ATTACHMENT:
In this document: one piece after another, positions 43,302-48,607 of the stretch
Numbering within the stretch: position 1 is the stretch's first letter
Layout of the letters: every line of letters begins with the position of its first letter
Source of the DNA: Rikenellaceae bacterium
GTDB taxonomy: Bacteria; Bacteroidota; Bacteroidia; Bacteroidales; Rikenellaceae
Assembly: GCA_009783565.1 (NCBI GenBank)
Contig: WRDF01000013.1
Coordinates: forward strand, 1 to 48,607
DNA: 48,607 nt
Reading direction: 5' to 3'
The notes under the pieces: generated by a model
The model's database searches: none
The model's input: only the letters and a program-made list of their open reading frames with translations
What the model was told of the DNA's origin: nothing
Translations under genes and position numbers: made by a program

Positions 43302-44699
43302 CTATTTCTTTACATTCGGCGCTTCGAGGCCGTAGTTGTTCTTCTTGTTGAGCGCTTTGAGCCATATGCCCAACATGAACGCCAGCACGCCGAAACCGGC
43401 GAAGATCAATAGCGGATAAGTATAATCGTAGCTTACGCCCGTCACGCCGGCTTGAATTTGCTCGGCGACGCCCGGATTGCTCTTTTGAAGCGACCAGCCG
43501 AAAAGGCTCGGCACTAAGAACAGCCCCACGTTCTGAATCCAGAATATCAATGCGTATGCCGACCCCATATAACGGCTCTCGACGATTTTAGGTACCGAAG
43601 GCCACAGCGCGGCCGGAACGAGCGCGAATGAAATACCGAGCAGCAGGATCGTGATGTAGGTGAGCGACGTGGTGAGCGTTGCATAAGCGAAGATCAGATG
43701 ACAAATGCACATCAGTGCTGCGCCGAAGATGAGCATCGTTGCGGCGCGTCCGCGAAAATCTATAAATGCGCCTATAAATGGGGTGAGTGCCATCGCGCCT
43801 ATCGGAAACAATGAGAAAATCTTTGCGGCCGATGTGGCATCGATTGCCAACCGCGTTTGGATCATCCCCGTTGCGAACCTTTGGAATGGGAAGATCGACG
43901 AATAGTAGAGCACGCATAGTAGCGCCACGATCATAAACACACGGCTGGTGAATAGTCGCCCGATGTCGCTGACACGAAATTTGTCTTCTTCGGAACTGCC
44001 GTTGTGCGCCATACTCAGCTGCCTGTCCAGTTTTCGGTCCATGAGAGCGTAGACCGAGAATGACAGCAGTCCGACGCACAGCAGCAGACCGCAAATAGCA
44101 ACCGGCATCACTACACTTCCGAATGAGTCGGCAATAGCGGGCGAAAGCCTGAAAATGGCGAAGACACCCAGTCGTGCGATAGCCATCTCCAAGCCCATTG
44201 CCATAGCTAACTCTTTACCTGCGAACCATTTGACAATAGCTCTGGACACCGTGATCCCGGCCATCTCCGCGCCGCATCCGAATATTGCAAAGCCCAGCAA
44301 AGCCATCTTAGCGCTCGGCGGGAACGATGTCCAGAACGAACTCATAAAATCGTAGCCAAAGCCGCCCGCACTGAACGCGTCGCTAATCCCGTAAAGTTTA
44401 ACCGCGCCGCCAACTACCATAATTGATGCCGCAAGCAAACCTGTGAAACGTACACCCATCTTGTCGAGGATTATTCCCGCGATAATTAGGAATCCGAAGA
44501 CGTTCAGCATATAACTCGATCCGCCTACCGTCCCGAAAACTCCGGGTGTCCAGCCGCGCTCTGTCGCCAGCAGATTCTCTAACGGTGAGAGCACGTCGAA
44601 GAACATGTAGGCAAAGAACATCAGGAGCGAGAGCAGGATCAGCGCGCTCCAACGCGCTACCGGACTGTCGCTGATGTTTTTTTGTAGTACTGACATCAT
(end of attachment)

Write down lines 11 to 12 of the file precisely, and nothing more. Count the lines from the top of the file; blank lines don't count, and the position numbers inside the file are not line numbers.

The notes under the pieces: generated by a model
The model's database searches: none